BTL: I meant her flashback scenes. You use a striking lens where she’s in focus but the edges fall off.
Waldron: That was a custom lens I tested in pre-production. We always knew we wanted to go anamorphic, so while they were building the sets I shot tests with a variety of lenses, some spherical, some anamorphic.
I told David Dodson and Dan Sasaki at Panavision that we were doing a ghost film with flashbacks, and did you guys have anything hidden in the back room? David sent me a test from what he called a “portrait anamorphic lens.” It was a lens so anamorphisized, with such an intense aberration, that the center was in focus and the rest of the frame was this sort of glassy sphere. I don’t know what they would ever use it for except maybe as the basis for a sequence where people are looking through a crystal ball.
That lens gave us a compositional mandate to create an entire sequence that is center-punched. All these stark, center-punched compositions were really fun to storyboard, remembering that if you go too far out, you’re in the “sphere.” You’re almost looking through glass with them. The light moves through them. We started purposefully wrapping around people, moving the camera to see the interactions.
BTL: It almost looks like a silent film.
Waldron: In the DI, our colorist was Jill Bogdanowicz with Company 3. Her dad is a color scientist, I think, with Kodak in Rochester. He had created this LUT that was based on old reversal stock. By the time we finished that sequence, it almost looked like colorized black-and-white. It’s like they painted the stock with peachy skin tones. It brought a really cool vibe, especially with the oddities of the lens.
BTL: The Spirit Realm is visually just spectacular. How’d you accomplish those sequences?
Jeffrey Waldron: In the script, the Spirit Realm wasn’t described visually. It was this open-ended concept that there is an astral plane where you can see ghosts. So far the movie had largely unseen forces — then all of a sudden you’re face-to-face with a house teeming with ghosts.
What does that look like? Is it like a horror film? Or like the ride, because the ride’s full of ghosts? There was a line Ben says when he leaves the Realm, he was surprised that it was so full of life. I found that inspirational. I started to think, what does the opposite of our world look like?
I started with the idea of a film negative, pinks and purples and a deep cyan replacing the warmth of our world. I took anything that would be warm and gave it a saturated coolness. For the highlights and lamps, we leaned heavily in camera on these sort of psychedelic pinks and purples you actually see on the ride. The famous wallpaper, the sky, the purple lightning, and what we called a “Vertigo green,” the silver moon.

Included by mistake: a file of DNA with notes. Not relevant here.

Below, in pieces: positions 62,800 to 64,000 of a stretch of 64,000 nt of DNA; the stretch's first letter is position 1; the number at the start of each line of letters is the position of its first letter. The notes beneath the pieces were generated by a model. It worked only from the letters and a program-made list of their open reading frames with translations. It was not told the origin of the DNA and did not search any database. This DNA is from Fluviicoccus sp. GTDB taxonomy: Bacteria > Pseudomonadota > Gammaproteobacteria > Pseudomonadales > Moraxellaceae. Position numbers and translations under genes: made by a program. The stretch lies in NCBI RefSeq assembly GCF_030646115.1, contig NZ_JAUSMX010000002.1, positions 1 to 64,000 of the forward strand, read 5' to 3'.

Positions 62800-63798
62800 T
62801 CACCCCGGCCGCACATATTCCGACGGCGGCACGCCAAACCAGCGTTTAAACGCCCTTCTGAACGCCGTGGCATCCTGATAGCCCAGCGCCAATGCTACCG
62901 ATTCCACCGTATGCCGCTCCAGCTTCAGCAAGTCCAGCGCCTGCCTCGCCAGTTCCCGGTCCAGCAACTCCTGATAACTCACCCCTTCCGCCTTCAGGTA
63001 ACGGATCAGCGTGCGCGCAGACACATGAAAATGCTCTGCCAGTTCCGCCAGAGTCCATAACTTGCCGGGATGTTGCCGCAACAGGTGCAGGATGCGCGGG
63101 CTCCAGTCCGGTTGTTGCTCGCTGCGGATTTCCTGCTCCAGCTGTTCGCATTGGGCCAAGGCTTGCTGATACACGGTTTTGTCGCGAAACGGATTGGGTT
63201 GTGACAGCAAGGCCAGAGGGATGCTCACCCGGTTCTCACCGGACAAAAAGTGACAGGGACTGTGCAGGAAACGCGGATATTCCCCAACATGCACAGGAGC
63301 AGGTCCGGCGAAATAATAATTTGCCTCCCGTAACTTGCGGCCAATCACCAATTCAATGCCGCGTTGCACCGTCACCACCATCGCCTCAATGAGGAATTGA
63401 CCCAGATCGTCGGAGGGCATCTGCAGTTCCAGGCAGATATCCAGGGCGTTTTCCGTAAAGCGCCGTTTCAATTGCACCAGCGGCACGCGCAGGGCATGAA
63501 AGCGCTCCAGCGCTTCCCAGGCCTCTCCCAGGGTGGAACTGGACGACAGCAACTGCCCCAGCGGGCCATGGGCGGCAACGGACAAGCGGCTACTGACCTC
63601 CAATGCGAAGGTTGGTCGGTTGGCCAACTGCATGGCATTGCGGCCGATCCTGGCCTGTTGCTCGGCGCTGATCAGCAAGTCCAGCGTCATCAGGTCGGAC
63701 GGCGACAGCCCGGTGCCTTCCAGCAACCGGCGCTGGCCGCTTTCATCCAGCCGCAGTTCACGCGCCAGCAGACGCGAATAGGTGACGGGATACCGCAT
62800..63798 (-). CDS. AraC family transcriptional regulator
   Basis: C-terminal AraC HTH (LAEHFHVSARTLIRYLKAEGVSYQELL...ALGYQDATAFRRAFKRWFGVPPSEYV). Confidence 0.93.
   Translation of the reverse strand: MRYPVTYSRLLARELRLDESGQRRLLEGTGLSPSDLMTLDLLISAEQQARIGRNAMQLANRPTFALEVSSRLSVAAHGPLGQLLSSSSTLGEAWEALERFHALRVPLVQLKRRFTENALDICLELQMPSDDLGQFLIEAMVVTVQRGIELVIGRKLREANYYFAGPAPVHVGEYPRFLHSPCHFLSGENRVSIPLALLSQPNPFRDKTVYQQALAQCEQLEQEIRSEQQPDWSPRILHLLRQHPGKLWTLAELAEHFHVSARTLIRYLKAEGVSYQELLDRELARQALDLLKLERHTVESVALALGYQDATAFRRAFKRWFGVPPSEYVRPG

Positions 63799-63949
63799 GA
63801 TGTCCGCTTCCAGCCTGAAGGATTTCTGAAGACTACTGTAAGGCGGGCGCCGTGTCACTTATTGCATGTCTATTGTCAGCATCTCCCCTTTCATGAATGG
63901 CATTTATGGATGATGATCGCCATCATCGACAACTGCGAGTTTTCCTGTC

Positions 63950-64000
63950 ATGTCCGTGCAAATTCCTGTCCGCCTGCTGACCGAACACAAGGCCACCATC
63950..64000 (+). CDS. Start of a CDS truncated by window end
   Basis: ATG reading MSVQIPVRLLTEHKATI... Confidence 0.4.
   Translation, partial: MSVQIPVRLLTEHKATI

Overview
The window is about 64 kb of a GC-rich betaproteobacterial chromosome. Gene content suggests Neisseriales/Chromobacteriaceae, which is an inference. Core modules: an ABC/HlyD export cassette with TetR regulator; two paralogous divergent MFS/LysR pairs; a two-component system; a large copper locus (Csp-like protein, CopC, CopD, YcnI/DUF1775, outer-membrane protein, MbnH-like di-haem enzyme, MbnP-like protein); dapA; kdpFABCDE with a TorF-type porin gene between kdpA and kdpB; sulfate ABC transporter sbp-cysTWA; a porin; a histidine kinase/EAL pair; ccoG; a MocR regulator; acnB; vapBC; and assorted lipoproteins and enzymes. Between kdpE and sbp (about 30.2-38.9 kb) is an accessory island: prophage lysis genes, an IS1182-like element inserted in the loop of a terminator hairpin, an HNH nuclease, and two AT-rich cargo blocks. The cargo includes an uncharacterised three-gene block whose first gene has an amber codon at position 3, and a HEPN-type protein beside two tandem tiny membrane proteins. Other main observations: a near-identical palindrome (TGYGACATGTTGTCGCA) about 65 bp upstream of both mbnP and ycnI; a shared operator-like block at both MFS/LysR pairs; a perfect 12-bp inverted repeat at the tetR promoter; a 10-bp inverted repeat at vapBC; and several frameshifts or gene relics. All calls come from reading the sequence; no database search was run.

We went again with vintage lenses. They are chromatically aberrated, they have a smear. You can see in the candles how the colors are separating. They brought a kind of late-1960s vibe for me. The lenses were hyper-anamorphic, they had distortion which at the time was an issue they thought needed correction. Plus that sequence takes place in a hallway, which is a pretty hard place to shoot in.
BTL: So you were using vintage lenses, detuned lenses, and retuned lenses.
Waldron: I’d say the main lens we used was the T-series Anamorphic, Panavision’s more modern anamorphic. The Ghost Realm was the G-series, where we had them turn up a lot of the funkiness.
We shot with the Alexa LF, a variety of them, including the Mini. They mapped all our weird lenses so the team in post could overlay them over the work they were doing.
BTL: How many cameras were you using?
Waldron: We shot on two cameras quite a bit. There’s a good bit of dialogue in the movie, and a lot of characters. You’ve got scenes around the seance room table. You’ve got scenes where there are six or seven characters around the fire. So we often employed multiple cameras for the sake of efficiency and performance continuity.
Justin’s background is in TV, and a lot of my recent credits are in television, too. You sort of learn how to shoot two cameras in a way that doesn’t feel like you’re ever tracking to the A cam. Instead, you’re trying to find something that actually adds to the scene with B cam. So it’s not just this sort of bonus or extra bit of coverage.
BTL: We missed talking at Sundance, so tell us now about the film you made after Haunted Mansion.
Waldron: You Hurt My Feelings. That was a very funny job to do a couple of weeks after wrapping Haunted Mansion. It was good to learn that the old indie muscle was intact.
Haunted Mansion is now playing in theaters.